Provincial approval process

That blessing received, the couple had to get the provincial government's approval to sell the cheese in Manitoba.

Since spring, they have been sending samples to a lab to test for E. coli, listeria, salmonella and staphylococcus aureus. 

They finally got word Sept. 19 that the cheese is safe to eat. They're approved to use it in their catering business, and sell it to people like Paolo De Luca, purchasing manager at De Luca's Specialty Foods.

Once production ended at the Trappist monastery, Peltier and Isaak had to find a new name for their cheese. With some input from Brother Albéric, they'll call it 'Prairie Tradition.' (Karen Pauls/CBC)

"There's a huge demand for it," De Luca said last week as he cut one of the wheels into slices and wrapped it up for sale.

"It's a local cheese, it's got a beautiful aroma, it's very creamy, very earthy-tasting, very unique and there's really nothing like it on the market," he said.

"I was lucky enough to be one of the first testers of one of the first batches of the cheese. The taste has not changed. It's phenomenal."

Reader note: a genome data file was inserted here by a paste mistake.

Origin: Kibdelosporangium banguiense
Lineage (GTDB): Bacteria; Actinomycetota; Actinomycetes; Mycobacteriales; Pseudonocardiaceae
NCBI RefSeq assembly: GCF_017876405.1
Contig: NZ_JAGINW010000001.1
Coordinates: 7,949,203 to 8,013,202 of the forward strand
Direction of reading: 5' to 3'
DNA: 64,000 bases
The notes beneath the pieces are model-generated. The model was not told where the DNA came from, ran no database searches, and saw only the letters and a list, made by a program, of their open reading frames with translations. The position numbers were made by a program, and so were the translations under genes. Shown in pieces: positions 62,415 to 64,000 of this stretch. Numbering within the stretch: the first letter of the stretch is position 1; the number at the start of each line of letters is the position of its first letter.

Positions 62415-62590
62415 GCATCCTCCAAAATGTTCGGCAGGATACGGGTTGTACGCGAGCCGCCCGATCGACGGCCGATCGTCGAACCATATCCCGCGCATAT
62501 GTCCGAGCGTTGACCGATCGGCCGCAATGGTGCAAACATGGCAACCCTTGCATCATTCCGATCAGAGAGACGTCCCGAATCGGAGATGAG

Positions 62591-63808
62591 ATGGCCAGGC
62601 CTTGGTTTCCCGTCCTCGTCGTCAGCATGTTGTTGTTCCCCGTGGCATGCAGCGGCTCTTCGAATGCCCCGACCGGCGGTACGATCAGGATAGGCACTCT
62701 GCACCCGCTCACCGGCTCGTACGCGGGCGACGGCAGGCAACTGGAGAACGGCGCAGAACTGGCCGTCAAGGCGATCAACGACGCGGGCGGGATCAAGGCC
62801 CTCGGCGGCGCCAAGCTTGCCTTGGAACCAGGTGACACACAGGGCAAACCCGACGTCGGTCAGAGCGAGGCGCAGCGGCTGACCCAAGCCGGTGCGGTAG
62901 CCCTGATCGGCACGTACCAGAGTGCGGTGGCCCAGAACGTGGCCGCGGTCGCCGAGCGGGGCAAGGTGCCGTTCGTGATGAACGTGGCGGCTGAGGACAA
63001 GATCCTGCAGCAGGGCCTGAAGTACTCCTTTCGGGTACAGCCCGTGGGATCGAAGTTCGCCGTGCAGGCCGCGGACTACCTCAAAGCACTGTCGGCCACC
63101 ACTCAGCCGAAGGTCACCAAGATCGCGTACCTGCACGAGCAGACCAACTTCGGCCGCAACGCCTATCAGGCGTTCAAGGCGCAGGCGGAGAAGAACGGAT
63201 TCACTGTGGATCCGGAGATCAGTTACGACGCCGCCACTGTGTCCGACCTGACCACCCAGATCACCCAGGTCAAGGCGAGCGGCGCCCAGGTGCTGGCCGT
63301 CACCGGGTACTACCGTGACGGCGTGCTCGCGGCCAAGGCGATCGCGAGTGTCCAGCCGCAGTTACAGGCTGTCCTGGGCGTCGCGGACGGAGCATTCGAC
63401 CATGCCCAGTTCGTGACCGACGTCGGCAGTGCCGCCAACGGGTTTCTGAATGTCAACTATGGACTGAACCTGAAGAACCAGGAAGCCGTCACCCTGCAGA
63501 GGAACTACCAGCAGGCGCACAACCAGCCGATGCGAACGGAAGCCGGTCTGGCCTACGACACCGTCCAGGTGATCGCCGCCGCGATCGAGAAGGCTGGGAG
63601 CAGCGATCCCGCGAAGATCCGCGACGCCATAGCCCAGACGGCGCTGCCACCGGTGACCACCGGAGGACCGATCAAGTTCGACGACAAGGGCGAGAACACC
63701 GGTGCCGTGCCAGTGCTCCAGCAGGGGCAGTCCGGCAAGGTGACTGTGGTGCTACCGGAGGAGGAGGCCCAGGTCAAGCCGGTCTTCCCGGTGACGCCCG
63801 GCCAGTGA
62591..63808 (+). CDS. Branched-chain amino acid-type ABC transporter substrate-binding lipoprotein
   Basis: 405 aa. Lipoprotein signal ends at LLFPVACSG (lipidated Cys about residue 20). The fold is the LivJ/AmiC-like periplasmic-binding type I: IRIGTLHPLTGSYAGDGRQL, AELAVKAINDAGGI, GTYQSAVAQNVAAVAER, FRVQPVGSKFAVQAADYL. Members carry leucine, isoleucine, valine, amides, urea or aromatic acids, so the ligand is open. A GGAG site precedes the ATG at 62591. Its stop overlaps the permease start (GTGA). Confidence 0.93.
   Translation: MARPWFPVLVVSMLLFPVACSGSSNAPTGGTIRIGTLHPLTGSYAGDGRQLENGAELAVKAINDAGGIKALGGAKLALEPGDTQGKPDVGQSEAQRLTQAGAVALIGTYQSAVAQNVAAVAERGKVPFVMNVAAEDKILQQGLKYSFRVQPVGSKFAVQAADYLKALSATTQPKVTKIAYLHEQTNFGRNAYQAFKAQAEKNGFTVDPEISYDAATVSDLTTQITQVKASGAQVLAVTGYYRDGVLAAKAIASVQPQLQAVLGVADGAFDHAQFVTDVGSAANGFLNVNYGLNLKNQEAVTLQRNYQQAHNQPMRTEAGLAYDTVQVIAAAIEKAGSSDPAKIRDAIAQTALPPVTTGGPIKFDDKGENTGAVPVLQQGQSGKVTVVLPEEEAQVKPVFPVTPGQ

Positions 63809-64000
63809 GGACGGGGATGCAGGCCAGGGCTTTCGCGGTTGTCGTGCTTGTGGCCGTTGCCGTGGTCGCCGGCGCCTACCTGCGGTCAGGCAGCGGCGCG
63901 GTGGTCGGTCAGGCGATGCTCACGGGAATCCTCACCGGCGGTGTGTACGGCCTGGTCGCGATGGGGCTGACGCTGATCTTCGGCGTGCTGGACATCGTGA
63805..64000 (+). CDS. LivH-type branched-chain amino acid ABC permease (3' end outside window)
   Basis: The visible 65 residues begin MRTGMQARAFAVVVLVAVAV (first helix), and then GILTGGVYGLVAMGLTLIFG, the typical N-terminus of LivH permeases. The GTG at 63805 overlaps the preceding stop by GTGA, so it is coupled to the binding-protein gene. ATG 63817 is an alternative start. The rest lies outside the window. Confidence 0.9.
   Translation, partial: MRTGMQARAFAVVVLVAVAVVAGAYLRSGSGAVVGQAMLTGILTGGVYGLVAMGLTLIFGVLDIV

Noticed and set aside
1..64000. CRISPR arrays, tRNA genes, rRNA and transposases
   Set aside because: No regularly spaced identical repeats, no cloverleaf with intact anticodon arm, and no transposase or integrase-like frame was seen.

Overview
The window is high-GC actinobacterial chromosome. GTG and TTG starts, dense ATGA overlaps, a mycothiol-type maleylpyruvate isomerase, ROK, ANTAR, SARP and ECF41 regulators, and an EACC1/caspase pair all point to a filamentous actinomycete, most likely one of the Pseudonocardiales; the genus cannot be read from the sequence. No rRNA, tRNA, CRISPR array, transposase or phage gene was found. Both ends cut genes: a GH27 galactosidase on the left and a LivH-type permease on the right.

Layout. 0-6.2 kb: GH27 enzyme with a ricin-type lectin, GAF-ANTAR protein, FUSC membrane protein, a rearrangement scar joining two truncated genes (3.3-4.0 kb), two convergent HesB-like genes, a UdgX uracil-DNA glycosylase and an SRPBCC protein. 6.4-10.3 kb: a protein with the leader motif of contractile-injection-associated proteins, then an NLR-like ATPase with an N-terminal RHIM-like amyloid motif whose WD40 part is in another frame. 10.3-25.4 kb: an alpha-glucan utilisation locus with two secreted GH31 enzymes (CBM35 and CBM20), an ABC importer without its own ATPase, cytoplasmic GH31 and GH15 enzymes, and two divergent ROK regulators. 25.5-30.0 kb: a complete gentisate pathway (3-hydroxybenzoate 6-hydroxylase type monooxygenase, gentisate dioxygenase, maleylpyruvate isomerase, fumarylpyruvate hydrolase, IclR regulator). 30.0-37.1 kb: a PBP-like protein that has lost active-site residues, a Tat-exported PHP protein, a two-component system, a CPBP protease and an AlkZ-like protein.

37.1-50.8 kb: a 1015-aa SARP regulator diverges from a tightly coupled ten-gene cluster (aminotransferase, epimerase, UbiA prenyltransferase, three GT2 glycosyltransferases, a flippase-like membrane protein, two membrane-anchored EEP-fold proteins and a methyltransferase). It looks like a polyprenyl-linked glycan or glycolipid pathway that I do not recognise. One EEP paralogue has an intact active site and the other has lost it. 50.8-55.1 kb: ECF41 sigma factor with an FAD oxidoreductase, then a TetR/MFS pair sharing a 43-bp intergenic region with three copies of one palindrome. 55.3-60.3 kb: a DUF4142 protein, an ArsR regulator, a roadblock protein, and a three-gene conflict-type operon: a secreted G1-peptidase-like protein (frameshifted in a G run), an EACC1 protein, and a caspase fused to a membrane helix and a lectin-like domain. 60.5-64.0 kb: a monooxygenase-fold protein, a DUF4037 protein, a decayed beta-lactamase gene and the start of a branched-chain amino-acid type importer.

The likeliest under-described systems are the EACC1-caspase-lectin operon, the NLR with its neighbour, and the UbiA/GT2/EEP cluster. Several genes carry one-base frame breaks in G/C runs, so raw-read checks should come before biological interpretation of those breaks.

Peltier and Isaak plan to ramp up their production now and De Luca is looking forward to a more regular supply.

"We were selling quite a bit when the monks were making it.… P​eople have been dying to have it back in their shelves," he said.

"On grilled cheese it's unbelievable. If you're mixing it in your mac and cheese, it gives a nice kick to it, a nice flavour," and on its own, it's "perfect with a nice glass of wine and fresh bread," he said.

The Winnipeg chefs are not allowed to use the old name — Fromage de la Trappe — Brother Alberic's name, or to reference the Trappist monks in any way.

They finally came up with a name that respects the history of this cheese — Prairie Tradition.

Two Winnipeg chefs carrying on the centuries-old tradition of making unpasteurized Trappist cheese finally have the blessing of the monk who taught them how to make it — and approval from the provincial government to sell it. 2:57

With files from Aidan Geary.

About the Author

Karen Pauls

National Reporter

Karen Pauls is an award-winning journalist who has been a national news reporter in Manitoba since 2004. She has travelled across Canada and around the world to do stories for CBC, including the 2011 Royal Wedding in London. Karen has worked in Washington and was the correspondent in Berlin, Germany, for three months in 2013, covering the selection of Pope Francis in Rome. Twitter @karenpaulscbc